The internet is inherently a global market.

     It is not for local merchants to sit around and chit chat, although
it can and should be used for that too.

     But the internet did not come from local merchants munching the fat
with each other; the power and the quality of the internet comes from
the driving force of a world wide market that exists at the speed of
light across all national boundaries, for the first time in history.

     As Gates said 'Business at the speed of thought.'

     Much of that market is for ideas, but much of it is also for hard
goods and services.

     In local economies where people are bound by the ruggedness of
terrain and the cost of communication and travel, most people are
perforce local buyers and sellers.  Once the boundaries of the local
economy are vanquished though, a good many of these people will find
themselves to be global buyers and sellers because they were global in
nature all along.

     For example, Sadie D's is probably inherently a local seller
because she is not going to sell the best turkey sandwiches in town to
someone in California.  (I hope Nathan is doing better and recovering
from his surgery.)

     But a CD store would probably be very interested in the markets
opened by the internet.

     I know at least one person who is supporting themselves out of
their own homes solely on the sales of their own CD across the internet.

     And another whose main source of income are remote internet buyers
even though they maintain a VERY expensive store front in Ithaca.

     The internet is its own thing, it does not fit into any model of
commerce that has existed before.  It produces an instant almost FREE
global market of any local market that can take advantage of it.  By
definition then, many local markets will loose customers to the global
market the day the internet comes to town.

     Local store Ritz camera for example went out of business due to
internet buying.

     But Ritz camera didn't, they simply moved to being an internet

     Why pay rent for store front space to greedy selfish landlords,
when your store front can appear on anyone's computer screen all
over the world?

     That gives people more CHOICE, cheaper prices, and more
convenience, as the shopper never has to leave home, using car, gas,
pollution and driving insurance to get there.

     The question is then can the local markets survive solely off of
the other local markets in town.

     Sadie's probably will, as no one is going to buy turkey sandwiches
over the internet.

     CD stores may not.

     The CD store has the option of going global itself through the
internet, but other stores may not be so fortunate.

     Even Sadie's will suffer because people probably do not come into
town just to eat there.  They make it part of their visit, but they came
into town to get a CD say.  If they instead get the CD from the global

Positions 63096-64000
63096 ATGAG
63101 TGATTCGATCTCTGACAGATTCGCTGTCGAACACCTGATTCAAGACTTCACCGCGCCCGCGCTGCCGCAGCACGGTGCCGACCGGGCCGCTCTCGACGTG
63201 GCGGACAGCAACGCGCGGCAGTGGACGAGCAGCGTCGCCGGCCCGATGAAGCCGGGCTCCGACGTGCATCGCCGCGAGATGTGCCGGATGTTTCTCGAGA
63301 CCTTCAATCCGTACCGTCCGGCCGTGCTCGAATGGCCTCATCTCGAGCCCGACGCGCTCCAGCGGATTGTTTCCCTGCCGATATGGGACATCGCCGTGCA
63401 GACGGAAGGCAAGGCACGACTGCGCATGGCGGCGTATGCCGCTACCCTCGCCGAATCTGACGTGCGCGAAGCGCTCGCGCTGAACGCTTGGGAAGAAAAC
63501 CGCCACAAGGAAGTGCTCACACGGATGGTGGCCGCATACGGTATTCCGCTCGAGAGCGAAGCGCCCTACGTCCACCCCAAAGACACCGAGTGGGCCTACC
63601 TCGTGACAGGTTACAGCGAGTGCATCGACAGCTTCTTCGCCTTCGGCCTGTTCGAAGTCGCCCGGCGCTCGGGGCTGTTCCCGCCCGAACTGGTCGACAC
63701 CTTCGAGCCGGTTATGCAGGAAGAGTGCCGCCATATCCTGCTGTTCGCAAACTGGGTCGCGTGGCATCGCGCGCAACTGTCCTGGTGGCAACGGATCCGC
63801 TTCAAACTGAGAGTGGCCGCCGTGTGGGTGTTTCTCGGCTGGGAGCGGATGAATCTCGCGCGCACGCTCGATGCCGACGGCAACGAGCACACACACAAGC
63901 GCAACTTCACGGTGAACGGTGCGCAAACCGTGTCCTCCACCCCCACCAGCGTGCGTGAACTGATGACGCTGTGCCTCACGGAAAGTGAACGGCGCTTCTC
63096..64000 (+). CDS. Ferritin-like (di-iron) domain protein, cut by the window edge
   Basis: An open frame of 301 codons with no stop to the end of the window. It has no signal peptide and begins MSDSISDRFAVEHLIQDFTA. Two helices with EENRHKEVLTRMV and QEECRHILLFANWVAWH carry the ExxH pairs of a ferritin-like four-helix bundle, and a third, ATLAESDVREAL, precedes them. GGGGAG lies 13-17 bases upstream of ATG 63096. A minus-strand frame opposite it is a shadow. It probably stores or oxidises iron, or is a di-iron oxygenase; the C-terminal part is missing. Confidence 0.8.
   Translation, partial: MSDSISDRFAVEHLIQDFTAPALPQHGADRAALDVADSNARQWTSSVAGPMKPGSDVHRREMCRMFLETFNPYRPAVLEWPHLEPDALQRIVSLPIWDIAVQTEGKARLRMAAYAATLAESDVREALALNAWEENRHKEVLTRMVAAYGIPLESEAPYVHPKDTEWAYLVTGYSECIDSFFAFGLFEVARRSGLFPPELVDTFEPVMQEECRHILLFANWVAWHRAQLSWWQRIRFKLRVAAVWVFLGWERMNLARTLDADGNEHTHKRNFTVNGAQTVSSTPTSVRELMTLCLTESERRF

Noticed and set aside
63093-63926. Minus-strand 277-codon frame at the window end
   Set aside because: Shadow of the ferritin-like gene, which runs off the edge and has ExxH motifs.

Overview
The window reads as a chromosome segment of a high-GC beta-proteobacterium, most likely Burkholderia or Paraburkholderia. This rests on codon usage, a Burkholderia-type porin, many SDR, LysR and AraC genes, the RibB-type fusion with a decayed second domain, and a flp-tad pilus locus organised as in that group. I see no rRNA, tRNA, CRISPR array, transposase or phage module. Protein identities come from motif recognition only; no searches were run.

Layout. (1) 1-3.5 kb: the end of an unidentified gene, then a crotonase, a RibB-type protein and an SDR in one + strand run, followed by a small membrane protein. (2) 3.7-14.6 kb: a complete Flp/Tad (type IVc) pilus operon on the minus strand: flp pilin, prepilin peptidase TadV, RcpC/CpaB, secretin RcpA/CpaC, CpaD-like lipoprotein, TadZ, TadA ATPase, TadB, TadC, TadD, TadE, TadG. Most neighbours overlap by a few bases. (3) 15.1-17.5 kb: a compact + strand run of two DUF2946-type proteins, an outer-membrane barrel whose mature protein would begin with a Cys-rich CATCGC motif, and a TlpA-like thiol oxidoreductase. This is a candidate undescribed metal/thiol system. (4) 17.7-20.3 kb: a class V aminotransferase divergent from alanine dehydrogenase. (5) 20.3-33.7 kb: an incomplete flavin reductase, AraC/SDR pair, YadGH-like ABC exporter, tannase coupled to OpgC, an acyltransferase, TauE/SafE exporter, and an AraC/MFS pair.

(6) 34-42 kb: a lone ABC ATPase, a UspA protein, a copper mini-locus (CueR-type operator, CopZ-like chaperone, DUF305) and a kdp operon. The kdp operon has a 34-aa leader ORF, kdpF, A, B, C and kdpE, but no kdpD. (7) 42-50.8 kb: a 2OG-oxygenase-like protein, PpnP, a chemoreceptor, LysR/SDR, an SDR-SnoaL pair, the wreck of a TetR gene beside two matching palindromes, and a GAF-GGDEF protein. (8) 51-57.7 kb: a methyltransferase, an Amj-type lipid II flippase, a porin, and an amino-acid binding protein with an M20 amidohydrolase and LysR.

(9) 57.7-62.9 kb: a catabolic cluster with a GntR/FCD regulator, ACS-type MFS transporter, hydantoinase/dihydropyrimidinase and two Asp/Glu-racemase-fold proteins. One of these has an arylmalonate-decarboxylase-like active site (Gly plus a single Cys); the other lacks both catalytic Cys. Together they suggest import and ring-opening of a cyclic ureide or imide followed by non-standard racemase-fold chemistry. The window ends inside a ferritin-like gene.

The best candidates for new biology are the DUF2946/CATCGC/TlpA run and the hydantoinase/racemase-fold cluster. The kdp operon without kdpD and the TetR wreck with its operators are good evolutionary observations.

market then Sadie's is out of a sale.

     It helps to determine exactly why people COME to town, and then to
determine WHERE ELSE they visit and buy WHILE they are there.

     For example I would probably NEVER come down town just to get a
sandwich at Sadie D's.  But I *ALWAYS* stop there and buy 1 or more of
them every time I do go downtown.  My main reason for going downtown is
to pick up mail at our post office box or to visit the two banks.
     The post office and the banks are basically local markets, in
general you wouldn't want to do either long distance.
     But sometimes I come down for Harold's Army Navy store for
clothing.  The problem is clothing is a global market, and being a fatty
boobalatty myself, I can never find what I need there, so I have taken
to ordering over the internet from major catalogue stores, some times in
wholesale quantities.
     I learned to do this from my fractal T-shirt selling days.  We
would buy HUNDREDS of every kind of T-shirt to print on, so I stopped
going to Woolworth's to get T-shirts in packages of 3's.
     So Sadie D's is out of a few sales to me, because the global market
has stolen just that many trips to the local market.

     If the stores that attract people down town sell items which are
better bought on the global market then not only are those stores in
trouble, but so is everyone else in the area near them.

     It behooves everyone then to find out what stores are the primary
attractors to the downtown and whether they are inherently local or
global markets.
     There is going to be a complex and painful shuffling and
rearrangement of services and markets over the next 3 to 4 years as the
internet matures and really begins to sink in.  Sort of a world wide
shakeout of magnitude.

     Those who wish to survive it need to look vigilantly to where their
buyers and sellers are coming from, and whether they NEED to be part of
the global market themselves to survive.

     The issue is not whether to buy either locally or from big
corporate giants which we all love to hate.  The issue is whether to buy
from OUR local market, or a billion other small local markets all over
the world.

     Thus the internet joins all local markets around the world into one
big super local market, thus leaving the big corps out in the cold where
they belong.


Homer Wilson Smith     News, Web, Telnet      Art Matrix - Lightlink
(607) 277-0959         E-mail, FTP, Shell     Internet Access, Ithaca NY